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Ironminded
03-23-2006, 10:26 PM
So I was thinking I would go and do some research and try to find some foods with lower GI's then what I have been eating to help with a cut I am on/planing on ramping up. I went to this site; http://www.glycemicindex.com/

I was really confused because some of the stuff that I thought was low GI, like brown rice is listed as high GI, or the GI number for that food was really high. Brown rice was listed as 50, while white rice was only slightly higher then that.

I am wondering how much credence I should give to these numbers, and if anyone can point me towards more info on Low GI carbs and foods which have low GI index? Also if anyone knows of any good resources for researching the benifites of low GI carbs and what not that would be great also. THanks a ton!

AzBboy
03-23-2006, 10:41 PM
The glycemic index is practically useless, I fell for it myself don't feel bad. It only takes into account if you eat the carbs by themselfs. Who eats carbs by themself? Protein and fat slows digestion of carbs, as long as its not pure sugar carbs, any carbs are pretty much fine. Go by how you feel, if your eating a meal then crashing within an hour, you know what not to eat. I eat brown rice and don't crash, I eat potatoes and dont crash, but if I eat white bread...crash hard. Monitor your feelings.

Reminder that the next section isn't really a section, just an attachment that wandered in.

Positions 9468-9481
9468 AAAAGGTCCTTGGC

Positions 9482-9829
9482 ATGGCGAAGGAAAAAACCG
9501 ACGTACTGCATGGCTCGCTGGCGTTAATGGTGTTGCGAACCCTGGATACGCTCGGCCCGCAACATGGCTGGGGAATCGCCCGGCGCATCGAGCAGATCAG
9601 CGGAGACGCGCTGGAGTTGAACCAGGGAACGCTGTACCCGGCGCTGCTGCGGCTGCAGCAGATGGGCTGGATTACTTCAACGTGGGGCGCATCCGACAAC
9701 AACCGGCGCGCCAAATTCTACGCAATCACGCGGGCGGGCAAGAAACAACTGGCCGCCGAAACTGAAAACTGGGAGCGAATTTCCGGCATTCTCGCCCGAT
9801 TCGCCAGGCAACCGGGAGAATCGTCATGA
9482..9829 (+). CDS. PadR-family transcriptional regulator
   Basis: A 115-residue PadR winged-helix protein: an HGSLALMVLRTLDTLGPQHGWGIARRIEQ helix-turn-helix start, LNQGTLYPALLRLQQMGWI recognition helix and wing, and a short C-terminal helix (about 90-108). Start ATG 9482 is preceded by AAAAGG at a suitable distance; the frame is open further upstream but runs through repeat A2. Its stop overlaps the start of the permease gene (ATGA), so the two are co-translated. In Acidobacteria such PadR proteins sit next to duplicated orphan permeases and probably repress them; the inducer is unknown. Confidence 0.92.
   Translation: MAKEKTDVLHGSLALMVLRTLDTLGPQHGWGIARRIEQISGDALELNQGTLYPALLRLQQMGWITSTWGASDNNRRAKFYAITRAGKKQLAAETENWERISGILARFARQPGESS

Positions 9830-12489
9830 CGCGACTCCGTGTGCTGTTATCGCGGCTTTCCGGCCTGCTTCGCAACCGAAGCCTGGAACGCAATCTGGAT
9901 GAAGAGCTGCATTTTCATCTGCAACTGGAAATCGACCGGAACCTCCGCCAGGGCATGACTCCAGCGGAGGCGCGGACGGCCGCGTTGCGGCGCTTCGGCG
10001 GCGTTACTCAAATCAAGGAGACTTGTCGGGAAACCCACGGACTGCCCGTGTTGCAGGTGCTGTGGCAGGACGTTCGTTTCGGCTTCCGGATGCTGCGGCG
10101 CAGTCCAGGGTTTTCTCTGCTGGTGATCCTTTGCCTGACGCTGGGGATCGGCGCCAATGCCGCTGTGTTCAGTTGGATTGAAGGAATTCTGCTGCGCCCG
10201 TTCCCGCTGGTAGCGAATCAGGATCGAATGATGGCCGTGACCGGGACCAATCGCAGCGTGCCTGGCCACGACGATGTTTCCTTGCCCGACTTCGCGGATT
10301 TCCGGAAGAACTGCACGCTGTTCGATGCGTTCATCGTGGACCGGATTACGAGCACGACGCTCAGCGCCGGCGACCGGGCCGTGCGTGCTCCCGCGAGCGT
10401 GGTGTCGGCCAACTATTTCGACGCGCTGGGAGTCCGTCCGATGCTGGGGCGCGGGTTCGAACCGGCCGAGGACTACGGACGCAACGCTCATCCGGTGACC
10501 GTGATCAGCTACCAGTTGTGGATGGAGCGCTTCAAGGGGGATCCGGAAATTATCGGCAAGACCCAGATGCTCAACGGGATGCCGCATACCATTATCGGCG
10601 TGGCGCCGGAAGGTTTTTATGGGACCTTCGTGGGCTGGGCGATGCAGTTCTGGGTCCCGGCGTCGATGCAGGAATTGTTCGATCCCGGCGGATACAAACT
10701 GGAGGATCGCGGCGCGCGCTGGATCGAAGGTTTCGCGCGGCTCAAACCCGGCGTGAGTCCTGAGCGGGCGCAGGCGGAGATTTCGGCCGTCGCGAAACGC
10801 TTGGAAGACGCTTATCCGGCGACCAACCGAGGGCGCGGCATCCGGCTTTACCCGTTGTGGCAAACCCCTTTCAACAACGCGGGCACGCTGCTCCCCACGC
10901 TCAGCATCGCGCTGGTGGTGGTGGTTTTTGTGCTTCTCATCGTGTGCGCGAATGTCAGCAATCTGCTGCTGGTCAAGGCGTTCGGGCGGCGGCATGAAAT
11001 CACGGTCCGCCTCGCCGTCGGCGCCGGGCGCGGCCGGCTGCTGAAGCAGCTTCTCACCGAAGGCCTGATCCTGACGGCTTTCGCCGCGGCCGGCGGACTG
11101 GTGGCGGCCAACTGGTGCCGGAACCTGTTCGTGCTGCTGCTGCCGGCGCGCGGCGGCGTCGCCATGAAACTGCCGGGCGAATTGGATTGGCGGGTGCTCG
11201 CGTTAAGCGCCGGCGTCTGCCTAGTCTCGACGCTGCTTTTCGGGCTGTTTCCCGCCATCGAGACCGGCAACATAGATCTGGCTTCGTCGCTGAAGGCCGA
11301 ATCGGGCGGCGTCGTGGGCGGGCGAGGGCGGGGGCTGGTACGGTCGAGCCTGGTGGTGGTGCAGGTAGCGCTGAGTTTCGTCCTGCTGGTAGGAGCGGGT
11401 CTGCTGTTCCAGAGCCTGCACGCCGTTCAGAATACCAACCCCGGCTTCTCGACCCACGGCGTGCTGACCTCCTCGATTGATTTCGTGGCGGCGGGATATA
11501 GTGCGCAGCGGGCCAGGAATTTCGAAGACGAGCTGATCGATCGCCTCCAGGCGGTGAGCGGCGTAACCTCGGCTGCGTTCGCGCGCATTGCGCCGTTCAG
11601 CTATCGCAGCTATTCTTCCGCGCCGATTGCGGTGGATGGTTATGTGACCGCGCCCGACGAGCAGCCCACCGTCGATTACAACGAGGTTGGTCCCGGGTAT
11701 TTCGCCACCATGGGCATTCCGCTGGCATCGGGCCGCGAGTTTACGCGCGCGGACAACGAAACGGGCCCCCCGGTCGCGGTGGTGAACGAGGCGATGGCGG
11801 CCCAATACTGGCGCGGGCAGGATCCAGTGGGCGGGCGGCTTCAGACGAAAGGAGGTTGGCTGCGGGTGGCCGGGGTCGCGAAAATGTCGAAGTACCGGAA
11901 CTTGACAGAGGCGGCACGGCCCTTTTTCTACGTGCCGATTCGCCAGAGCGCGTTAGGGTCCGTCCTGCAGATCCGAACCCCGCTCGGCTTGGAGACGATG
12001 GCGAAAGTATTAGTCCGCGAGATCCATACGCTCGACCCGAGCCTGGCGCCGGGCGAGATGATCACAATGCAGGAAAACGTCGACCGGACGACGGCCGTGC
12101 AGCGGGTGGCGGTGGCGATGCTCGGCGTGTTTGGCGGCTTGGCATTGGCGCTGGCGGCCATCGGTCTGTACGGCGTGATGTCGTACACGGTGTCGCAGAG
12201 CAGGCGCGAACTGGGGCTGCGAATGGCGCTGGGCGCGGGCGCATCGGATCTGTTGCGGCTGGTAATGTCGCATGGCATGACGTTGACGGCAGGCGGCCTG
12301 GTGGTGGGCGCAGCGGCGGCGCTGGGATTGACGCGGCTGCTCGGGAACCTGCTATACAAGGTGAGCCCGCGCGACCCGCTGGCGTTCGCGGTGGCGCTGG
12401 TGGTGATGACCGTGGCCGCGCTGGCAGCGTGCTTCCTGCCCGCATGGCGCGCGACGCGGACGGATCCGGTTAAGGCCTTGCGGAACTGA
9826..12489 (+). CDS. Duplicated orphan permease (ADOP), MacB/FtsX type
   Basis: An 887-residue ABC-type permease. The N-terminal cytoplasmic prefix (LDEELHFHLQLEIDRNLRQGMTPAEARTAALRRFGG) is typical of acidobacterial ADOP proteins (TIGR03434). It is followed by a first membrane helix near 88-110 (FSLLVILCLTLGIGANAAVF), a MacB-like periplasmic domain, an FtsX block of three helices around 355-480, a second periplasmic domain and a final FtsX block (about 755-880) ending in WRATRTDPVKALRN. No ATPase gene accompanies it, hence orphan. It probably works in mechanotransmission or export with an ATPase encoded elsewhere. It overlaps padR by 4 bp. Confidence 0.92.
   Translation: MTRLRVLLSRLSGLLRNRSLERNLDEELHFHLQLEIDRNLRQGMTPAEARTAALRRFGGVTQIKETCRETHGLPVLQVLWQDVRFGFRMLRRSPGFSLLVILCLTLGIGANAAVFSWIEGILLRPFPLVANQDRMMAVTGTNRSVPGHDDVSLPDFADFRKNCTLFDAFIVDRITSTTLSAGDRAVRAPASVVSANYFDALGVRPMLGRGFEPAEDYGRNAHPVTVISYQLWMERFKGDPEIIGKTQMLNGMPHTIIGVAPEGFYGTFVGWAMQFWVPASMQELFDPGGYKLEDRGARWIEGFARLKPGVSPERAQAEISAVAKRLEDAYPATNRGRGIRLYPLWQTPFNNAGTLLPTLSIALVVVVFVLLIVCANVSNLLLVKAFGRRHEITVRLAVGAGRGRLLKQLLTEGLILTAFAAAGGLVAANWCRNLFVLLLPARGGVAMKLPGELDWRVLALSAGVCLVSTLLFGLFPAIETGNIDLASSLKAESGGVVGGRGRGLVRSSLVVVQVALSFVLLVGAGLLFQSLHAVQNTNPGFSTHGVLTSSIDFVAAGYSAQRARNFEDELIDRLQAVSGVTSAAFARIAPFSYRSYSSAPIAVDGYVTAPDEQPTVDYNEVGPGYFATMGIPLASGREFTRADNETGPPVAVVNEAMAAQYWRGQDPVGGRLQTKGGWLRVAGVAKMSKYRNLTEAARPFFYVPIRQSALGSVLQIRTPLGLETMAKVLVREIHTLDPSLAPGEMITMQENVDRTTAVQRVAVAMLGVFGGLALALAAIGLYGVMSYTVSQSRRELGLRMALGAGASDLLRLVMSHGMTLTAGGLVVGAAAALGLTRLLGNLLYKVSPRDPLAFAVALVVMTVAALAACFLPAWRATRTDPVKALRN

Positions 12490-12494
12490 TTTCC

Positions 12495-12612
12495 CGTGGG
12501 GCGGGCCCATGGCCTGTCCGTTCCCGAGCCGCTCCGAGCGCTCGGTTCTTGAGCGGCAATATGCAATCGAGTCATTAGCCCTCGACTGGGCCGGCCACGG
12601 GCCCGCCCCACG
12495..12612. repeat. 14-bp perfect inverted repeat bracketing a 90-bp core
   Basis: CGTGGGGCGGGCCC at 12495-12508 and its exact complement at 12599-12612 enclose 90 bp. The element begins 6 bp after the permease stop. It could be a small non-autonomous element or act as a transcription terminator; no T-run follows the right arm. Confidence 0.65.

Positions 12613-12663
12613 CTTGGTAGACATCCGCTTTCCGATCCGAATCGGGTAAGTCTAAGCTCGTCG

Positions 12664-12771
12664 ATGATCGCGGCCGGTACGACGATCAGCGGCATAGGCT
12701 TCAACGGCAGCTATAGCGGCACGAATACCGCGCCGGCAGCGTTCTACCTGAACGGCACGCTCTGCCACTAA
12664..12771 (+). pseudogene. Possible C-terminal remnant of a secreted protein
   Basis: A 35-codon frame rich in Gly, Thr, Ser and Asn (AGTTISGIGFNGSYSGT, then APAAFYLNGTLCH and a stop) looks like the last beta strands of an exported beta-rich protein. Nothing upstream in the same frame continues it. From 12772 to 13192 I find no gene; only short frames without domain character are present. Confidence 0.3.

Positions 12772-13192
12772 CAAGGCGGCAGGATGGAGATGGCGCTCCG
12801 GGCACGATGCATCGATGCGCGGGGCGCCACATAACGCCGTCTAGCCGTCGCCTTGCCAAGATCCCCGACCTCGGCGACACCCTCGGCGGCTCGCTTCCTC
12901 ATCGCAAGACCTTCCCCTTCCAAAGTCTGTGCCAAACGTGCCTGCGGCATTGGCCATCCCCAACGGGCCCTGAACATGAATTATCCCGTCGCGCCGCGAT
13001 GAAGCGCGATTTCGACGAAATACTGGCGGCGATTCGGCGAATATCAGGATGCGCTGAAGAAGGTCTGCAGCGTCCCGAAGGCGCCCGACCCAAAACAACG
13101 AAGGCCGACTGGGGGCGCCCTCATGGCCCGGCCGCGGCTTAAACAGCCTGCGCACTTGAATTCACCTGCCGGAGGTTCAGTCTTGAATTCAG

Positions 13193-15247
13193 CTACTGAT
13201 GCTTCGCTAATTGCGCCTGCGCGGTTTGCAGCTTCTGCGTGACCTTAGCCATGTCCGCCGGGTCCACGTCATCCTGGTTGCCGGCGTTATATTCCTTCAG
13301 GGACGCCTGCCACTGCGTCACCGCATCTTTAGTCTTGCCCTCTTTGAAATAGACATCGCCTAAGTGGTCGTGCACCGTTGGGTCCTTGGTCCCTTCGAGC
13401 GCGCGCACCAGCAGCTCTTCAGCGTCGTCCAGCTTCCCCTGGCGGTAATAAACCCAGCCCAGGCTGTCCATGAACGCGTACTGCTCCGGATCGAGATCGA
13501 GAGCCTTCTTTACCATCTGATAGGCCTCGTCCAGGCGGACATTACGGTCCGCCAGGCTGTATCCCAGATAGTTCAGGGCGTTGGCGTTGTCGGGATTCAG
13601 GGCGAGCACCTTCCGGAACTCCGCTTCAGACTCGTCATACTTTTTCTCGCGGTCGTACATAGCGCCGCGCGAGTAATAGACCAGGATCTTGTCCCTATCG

Holto
03-23-2006, 10:48 PM
I was really confused because some of the stuff that I thought was low GI, like brown rice is listed as high GI



The glycemic index is practically useless


All the GI is is how fast a food will *START* to cause glucose to enter the circulation. It is not a measure of fast a food is digested. Also it only applies to a food eaten on it's own. Combine rice, chicken and healthy fats and the GI changes considerably.

Knowing the glycemic load for a meal is what you should look at.

How Glycemic Load is Calculated

The formula for calculating glycemic load is simple. Multiply the GI value of a food by the amount of carbohydrate per serving and divide the result by 100.

Example No 1

Spaghetti has a GI value of 40
A serving (1 cup) contains 52 grams of carbohydrate.
The glycemic load of spaghetti is: (40 X 52) divided by 100 = 20.8

Example No 2

An apple has a GI value of 40
A serving (medium size apple) contains 15 grams of carbohydrate.
The glycemic load of an apple is: (40 X 15) divided by 100 = 6

ShockBoxer
03-24-2006, 04:23 PM
So how would you calculate a meal's load if you cut up the apple and put it in the spaghetti (as an example)?

Holto
03-24-2006, 05:33 PM
26.8